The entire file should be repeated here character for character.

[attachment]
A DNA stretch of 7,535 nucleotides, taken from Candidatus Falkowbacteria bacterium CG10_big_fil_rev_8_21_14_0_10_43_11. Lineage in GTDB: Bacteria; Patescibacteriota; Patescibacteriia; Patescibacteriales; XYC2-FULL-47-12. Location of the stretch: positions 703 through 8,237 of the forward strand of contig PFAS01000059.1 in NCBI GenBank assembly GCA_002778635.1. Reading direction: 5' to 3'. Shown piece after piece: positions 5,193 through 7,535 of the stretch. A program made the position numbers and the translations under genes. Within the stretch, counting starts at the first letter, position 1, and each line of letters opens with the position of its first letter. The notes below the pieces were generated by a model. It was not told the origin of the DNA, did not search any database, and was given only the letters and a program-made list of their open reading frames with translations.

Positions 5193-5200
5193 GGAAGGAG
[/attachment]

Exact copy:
A DNA stretch of 7,535 nucleotides, taken from Candidatus Falkowbacteria bacterium CG10_big_fil_rev_8_21_14_0_10_43_11. Lineage in GTDB: Bacteria; Patescibacteriota; Patescibacteriia; Patescibacteriales; XYC2-FULL-47-12. Location of the stretch: positions 703 through 8,237 of the forward strand of contig PFAS01000059.1 in NCBI GenBank assembly GCA_002778635.1. Reading direction: 5' to 3'. Shown piece after piece: positions 5,193 through 7,535 of the stretch. A program made the position numbers and the translations under genes. Within the stretch, counting starts at the first letter, position 1, and each line of letters opens with the position of its first letter. The notes below the pieces were generated by a model. It was not told the origin of the DNA, did not search any database, and was given only the letters and a program-made list of their open reading frames with translations.

Positions 5193-5200
5193 GGAAGGAG